FGC twitter was lit ablaze yesterday by the controversial decision made by Rotendo Camarena to enforce the tea-bagging ban. The outrage over the ban isn’t because of the taunt itself, rather it’s because the actions of one player. I will discuss what led to the ban being enforced and why the ruling is knee jerk at best.

How The Situation Started

According to the PVP Live article, a conversation about Shadow Jago on Killer Instinct Ultimate Fans Facebook page turned into talk about a particular player using his taunt. Someone on the group expressed their opinion about taunts and tea bagging then from there made a threat about physical violence towards someone if they were to see them in-person at a tournament.

The thread was shut down to put a time out on the situation. Then it was reopened so KI World Cup administrator Brandon Alexander could announce tea-bagging is prohibited at KI World Cup. In addition to announcing the ban, the player who issued the threats was told to openly apologize or they would be banned from all KI Wolrd Cup events indefinitely.

Looking at the Punishment

I could not find any other information regarding what happened to the player other than being told to apologize. This is a curious action for Alexander to take considering being charged with making a criminal threat is a very serious situation.

According to the California Penal Code Section 422, California’s law on criminal threats, defines “criminal threats” as the crime of threatening to kill or seriously injure someone. The crime is committed when you intentionally place another person in fear of being killed or seriously injured.

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Criminal threats charges can be filed as either a misdemeanor or a felony. Under the California penal code 422 a threat made in person, in writing or by electronic means is considered a criminal offense. Even if the individual does not intend to carry out these criminal threats, California law treats it as a crime.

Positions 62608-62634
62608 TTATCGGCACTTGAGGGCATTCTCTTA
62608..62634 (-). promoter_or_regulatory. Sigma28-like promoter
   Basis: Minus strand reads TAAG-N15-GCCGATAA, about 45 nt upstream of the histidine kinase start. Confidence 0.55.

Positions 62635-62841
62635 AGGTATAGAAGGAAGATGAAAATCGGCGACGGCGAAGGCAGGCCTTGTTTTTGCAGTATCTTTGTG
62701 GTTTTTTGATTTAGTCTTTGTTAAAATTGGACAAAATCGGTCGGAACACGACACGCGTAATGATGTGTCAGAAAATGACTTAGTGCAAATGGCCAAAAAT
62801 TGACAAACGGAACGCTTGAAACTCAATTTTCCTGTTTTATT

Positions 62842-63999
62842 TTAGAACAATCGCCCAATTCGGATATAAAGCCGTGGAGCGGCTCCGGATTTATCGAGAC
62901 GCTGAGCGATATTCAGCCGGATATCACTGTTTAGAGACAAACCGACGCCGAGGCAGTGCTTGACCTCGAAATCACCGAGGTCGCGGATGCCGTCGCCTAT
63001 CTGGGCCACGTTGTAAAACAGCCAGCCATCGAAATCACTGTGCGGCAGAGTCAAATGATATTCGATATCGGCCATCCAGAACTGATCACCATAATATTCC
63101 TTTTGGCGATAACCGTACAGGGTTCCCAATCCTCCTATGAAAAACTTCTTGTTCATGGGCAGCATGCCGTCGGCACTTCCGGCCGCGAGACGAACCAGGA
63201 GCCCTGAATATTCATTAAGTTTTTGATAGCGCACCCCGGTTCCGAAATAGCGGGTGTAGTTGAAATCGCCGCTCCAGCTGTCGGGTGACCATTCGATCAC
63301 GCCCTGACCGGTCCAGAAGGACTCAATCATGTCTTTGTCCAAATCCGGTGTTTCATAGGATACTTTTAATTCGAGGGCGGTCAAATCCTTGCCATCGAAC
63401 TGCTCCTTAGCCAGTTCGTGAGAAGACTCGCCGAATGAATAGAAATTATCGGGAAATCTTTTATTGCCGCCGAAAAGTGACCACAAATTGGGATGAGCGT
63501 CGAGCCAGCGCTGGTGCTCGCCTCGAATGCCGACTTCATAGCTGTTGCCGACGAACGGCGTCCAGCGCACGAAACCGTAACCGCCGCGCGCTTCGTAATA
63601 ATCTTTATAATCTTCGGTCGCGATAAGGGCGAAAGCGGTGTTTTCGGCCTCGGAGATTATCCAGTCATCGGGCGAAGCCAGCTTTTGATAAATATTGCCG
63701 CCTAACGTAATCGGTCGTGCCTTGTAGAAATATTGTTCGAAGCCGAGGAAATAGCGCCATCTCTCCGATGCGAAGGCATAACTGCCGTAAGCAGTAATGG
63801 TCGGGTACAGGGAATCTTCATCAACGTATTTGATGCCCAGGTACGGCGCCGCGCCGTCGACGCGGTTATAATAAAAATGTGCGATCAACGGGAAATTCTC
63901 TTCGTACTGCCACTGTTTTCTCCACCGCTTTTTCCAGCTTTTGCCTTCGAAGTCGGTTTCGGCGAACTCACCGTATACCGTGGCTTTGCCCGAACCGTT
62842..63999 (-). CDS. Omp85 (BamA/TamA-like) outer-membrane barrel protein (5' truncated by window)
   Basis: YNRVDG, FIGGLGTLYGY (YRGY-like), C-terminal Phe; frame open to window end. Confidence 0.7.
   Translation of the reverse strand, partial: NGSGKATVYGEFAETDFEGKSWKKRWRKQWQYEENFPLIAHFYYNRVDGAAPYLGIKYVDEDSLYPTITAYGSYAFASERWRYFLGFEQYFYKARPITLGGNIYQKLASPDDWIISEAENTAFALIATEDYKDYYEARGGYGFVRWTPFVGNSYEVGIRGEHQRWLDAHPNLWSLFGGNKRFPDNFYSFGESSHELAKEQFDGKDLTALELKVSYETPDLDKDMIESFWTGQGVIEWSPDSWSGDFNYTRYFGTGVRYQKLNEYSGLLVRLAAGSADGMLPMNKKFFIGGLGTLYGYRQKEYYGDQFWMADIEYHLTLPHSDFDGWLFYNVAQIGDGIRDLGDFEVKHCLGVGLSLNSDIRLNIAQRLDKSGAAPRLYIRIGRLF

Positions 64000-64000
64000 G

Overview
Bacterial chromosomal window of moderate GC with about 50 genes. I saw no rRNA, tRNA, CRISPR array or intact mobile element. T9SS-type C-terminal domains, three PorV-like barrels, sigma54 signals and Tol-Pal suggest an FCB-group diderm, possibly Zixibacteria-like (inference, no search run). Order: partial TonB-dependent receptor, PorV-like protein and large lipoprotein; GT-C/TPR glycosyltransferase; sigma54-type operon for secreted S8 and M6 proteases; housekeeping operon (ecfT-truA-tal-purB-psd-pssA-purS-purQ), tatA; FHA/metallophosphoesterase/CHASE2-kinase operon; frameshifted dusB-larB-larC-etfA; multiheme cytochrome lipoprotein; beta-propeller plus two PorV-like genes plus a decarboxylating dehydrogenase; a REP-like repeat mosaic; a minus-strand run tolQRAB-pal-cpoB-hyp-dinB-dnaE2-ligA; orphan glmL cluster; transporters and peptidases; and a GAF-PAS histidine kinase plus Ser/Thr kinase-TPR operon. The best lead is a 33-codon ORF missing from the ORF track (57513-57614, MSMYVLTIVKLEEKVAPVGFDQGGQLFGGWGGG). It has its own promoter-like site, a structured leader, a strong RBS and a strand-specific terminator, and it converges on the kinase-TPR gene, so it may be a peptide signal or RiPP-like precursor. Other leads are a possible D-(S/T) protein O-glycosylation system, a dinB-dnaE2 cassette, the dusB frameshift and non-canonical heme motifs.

In my home state of Texas, assault can be charged if you “Intentionally or knowingly threaten someone else, with imminent bodily injury.” Other states who follow into punishing criminal threats include, but not limited to New Hampshire, Alabama, Alaska, ColoradoNew York, Michigan, and Nevada.

In short, criminal threat is a crime. It is strange that such a crime, with clear evidence, was treated in such a way. If the player threatened feared for their life, the individual who made the threat would have a criminal record. Why then, should this individual be allowed to attend future KI events?

Looking at the Reason Behind the Punishment

Returning to the PVP live article, the reason for the ban is to create a safe environment and minimize any drama. For this, I will turn to SFV grand finals at Kumite in Tennessee earlier this year.

In one round during the intense SFV grand final, Wolfkrone taunts his opponent Smug as his character Balrog is being electrocuted by one of Laura’s projectiles. How did Smug react to such an act? A mildly disappointed facial expression. Even after the events at KIT, Smug didn’t take to social media to be spiteful or claim how he was going to beat up Wolfkrone if he saw him at another tournament.

We can even go back to tournaments where Nuckledu has tea-bagged while his opponents character was stunned. YouTuber TheBeast even has a video which documents Nuckledu’s tea-bagging antics. Nuckledu has yet to be threatened by the players he has tea-bagged against. In fact, his antics are often laughed off by commentators, players, and fans alike.

As these examples show, the act of taunting or tea-bagging itself doesn’t cause players to act violent. A safe environment can be had with a little mischief. Some even see taunts/tea-bagging as apart of the gameplay as mentioned by Killer Instinct developer Adam ‘Keits’ Hart. With so many who look at taunting/tea-bagging with little regard, it is odd to see one individual have a sour approach to the act and proceed to type out threats of violence.

Conclusion

In summary, the behavior of one has damned an entire community. A community which has embraced the practices of taunting and tea-bagging as a game mechanic. The individual who has caused the controversy in the first place should have been banned for their behavior instead of taunting/tea-bagging.

In a way, this situation is so similar to the violent video game controversy of the 90’s and now. Blaming what’s in video games for the actions people have taken outside of them instead of holding the individual accountable for their actions.